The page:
By Jan Spin
Water is the great connector, flowing across continents and cultures; from fjords to fisheries, glaciers to geysers. Freshwater ecosystems are the very fabric of life on Earth. Wetlands, rivers, lakes, streams and springs link humanity to life-sustaining nourishment and economic opportunity. But this precious connection is fleeting.
Freshwater ecosystems are in peril. The consequences for humanity are felt around the globe through water scarcity, food insecurity, dwindling fisheries, pollution, drought and biodiversity loss. One-third of the world’s wetlands have been lost in a short 50 years, along with a staggering 83% of freshwater wildlife populations.
The climate crisis is a water crisis.
Against this sobering backdrop, it is heartening to see water elevated on the agenda at COP28. The United Nations’ annual climate conference, which began last week in Dubai, has designated conserving and restoring freshwater ecosystems a top priority, with a full day set aside to explore climate action across water, food and agriculture, and another day focusing on nature, land use and oceans.
This is hopeful, but COP28 must deliver more than hope. There is no solution to the climate crisis without addressing our global water crisis. We still have time to change course, but we need tangible outcomes.
Access to clean water is a fundamental human right, yet too many freshwater sources are polluted and rendered unsafe. One consequence is a significant increase in harmful algal blooms. Left untreated, toxic blooms can choke aquatic ecosystems, threaten human health, damage local economies and livelihoods, and ultimately create aquatic dead zones where life cannot survive.
Progress toward the global goal of ensuring water and sanitation for all by 2030 is alarmingly off-track. The U.N. says we need to work six times faster on improving drinking water and five times faster on sanitation. If the current pace continues, 2 billion people will still be without access to safe drinking water in 2030 and 3 billion won’t have safe sanitation. Let that sink in.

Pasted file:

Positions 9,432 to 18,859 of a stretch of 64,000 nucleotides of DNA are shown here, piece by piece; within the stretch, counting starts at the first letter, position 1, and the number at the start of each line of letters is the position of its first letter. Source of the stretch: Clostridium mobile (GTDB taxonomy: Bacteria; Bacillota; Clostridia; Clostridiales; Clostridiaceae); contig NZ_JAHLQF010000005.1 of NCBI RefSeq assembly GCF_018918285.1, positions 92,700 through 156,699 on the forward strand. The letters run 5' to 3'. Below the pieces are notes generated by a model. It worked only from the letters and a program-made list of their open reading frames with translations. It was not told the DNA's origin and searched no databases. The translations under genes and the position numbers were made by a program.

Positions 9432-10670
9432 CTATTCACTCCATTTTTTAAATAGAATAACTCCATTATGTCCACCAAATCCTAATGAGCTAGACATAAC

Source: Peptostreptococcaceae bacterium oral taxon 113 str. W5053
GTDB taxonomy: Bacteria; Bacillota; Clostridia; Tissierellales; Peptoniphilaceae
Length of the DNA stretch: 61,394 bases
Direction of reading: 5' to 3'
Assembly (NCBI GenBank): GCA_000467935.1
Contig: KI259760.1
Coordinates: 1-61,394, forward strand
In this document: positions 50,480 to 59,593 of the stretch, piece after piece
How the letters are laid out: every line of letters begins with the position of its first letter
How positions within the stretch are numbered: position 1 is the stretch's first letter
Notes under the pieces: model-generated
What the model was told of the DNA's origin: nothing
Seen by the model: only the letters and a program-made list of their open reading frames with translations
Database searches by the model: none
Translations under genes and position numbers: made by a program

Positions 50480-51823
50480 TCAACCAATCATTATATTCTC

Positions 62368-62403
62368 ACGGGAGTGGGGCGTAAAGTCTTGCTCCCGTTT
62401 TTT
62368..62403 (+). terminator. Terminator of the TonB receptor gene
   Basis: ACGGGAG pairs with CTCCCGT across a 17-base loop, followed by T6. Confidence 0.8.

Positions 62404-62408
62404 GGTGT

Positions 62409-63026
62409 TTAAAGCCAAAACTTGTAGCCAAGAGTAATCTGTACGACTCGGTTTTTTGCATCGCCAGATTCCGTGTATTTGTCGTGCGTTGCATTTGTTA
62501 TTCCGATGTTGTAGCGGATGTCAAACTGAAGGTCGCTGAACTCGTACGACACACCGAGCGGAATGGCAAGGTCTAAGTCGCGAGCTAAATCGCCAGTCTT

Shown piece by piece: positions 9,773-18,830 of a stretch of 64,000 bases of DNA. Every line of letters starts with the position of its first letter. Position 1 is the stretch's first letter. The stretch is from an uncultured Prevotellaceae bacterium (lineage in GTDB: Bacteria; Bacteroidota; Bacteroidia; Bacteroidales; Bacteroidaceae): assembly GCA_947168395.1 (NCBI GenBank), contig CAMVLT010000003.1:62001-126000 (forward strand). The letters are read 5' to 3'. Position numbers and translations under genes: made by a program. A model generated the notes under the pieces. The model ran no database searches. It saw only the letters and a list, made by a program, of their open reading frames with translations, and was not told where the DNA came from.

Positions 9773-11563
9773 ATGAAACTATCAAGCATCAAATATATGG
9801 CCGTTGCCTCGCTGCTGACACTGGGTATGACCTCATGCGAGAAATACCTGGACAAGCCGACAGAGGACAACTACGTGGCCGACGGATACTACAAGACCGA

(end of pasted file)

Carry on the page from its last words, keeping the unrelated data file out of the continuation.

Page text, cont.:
The Global Commission on the Economics of Water warns of a possible 40% shortfall in freshwater supply by 2030. The Commission argues for valuing and managing water as a “common good.”
What humanity values, it protects.
The decision-makers of the world have failed to value and protect freshwater resources. Failed to ensure equitable access to water. Failed to grasp the dire urgency of this looming catastrophe. COP28 presents a real opportunity to make progress. We must seize the moment. We must build on the water-related initiatives produced at COP27.
Our freshwater ecosystems need a wholesale, fundamental change in approach: significant investment in clean water technologies, sustainable infrastructure and nature-based climate solutions must be tapped. Policymakers must factor freshwater into development plans and embrace solutions that maximize the efficient use of this precious resource.
The Freshwater Challenge, launched at the U.N. 2023 Water Conference, is an ambitious step forward. At COP28, more than 30 additional countries will be signing pledges aimed at restoring almost 200,000 miles of rivers and more than 860 million acres of inland wetlands by 2030.
Pledges and targets are meaningful only if concrete action is taken to achieve them.
Will COP28 prove to be a watershed moment or a washout? Will leaders rise to the challenge or walk away with genuinely good intentions that fade in the new year? Will it be politics or complacency or — pick an excuse — that makes this COP yet another footnote of failure in global resolve?
We are standing at the precipice of a climate catastrophe. Water is our most precious and imperiled natural resource. There is no solution to the climate crisis without addressing our global water crisis. Let us marshal our collective resolve and dive in.